The original home tract of red Sindhi breed is around Karachi, including hilly areas of Mahal Kohistan of Baluchistan. This breed has been imported by many countries (Wahid, 1975) not only because of more resistant ability under harsh climatic environments but also some tropical diseases as compared to crossbreeds due to distinctive feature of loose skin coat and thickness of skin (Sajid et al., 2007). The mechanisms that elaborate its enhanced tolerance are attributed to the futuristic heat dissipation ability through the skin surface, therefore skin and coat complications are a common source of concern in animal husbandry practice. Hence, current study was designed to investigate the skin micro-structures of red Sindhi cattle in different body regions to reveal their possible relationship with thermotolerance and to help understand the skin functions.



All protocols were followed ethically and performed at the Key Laboratory of Anatomy and Histology Department, Faculty of Animal Husbandry and Veterinary Sciences, Sindh Agriculture University, Tandojam, Sindh, Pakistan. The experiment used 20 animals of red Sindhi cattle from a commercial herd located in city of Hyderabad premises, Sindh province, Pakistan. They were divided into four groups each of 5 animals namely 3-5 years old adult male (A.M), adult 3-5 years old female (A.F), young 6-18 months old male (Y.M) and young 6-18 months old female (Y.F).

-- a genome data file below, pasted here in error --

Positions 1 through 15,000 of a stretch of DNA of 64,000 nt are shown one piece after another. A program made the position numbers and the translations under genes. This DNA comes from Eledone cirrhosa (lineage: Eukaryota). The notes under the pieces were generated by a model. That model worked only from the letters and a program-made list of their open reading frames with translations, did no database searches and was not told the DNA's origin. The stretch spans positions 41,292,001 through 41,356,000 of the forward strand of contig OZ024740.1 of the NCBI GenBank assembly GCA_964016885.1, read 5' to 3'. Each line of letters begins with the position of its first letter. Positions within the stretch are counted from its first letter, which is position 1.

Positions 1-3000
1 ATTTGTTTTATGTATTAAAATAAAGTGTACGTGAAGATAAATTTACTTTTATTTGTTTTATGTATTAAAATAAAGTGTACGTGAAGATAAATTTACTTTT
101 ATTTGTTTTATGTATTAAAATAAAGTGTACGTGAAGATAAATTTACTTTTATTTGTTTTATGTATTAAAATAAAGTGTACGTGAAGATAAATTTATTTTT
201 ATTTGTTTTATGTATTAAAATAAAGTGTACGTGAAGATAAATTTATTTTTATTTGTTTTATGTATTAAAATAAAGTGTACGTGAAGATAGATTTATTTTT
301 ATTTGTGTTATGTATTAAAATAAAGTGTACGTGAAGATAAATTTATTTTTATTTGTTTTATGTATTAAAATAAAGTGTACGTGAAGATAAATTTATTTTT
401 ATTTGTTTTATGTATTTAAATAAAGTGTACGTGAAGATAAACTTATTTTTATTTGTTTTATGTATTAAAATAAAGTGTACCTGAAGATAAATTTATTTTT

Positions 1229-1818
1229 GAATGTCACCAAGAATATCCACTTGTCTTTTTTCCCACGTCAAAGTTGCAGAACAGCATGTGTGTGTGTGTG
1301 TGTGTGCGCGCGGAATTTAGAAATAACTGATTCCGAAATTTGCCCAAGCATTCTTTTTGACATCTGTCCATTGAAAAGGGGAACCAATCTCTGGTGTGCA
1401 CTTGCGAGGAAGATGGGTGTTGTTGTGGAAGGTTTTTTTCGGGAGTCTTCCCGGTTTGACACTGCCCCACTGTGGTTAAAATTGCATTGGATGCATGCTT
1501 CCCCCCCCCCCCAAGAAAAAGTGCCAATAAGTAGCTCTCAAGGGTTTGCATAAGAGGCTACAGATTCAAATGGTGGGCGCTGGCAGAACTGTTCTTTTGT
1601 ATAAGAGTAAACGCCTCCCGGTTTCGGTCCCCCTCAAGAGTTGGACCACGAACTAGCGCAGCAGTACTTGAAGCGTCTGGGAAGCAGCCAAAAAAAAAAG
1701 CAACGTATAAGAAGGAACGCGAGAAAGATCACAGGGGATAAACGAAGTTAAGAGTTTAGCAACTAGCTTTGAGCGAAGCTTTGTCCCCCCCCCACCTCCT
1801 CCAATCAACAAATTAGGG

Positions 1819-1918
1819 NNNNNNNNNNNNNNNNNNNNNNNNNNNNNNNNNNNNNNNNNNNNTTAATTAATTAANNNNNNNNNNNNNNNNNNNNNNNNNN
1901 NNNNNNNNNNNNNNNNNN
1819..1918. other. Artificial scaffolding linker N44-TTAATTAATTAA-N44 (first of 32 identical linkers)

Skin biopsy for samples was performed in the summer, as per the technique described by Carter and Dowling and cited by Bianchini et al. (2006). Sampling was carried out by using skin puncher. Samples were collected from dewlap, abdomen, scrotum, udder and thigh body region, subsequently the skin samples were stripped of subcutaneous fat tissue using a scalpel. All skin samples were previously shaved and antiseptically performed with alcohol-iodoalcohol, and then local anesthesia was applied by infiltration.